Objective: The purpose of this study is to examine set-shifting, central coherence, and decision making in women currently ill with anorexia nervosa (AN), women recovered from AN, and healthy control women. We aim to test whether these neuropsychological weaknesses persist after recovery, and explore relations between the impairments
Results: Compared to control women, ill and recovered women showed poor set-shifting and decision making. There were strong correlations between set-shifting and central coherence in the ill and recovered women. Decision making did not correlate with the other measures.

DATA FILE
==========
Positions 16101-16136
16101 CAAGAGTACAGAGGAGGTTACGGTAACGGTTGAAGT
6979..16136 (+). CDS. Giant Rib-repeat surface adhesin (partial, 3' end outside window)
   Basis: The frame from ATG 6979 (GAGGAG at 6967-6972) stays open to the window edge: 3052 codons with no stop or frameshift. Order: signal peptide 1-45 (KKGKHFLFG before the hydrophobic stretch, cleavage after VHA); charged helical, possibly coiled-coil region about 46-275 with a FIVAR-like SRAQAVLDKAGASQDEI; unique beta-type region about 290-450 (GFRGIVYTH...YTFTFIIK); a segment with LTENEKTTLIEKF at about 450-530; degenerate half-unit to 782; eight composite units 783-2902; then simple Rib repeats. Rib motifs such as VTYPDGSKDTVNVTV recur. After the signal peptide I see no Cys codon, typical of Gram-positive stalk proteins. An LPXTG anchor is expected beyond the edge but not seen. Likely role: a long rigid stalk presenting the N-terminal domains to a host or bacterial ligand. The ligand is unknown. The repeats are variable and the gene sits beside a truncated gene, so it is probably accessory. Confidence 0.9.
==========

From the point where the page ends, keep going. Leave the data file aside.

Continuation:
Discussion: The present findings suggest that impaired set-shifting and decision making are stable traits in women with AN. Because individual differences within these groups were large, a rigid thinking style is only present in a (sub)population of ill and recovered women. Decision-making performance is not related to a rigid thinking style, but further research in this area is warranted.
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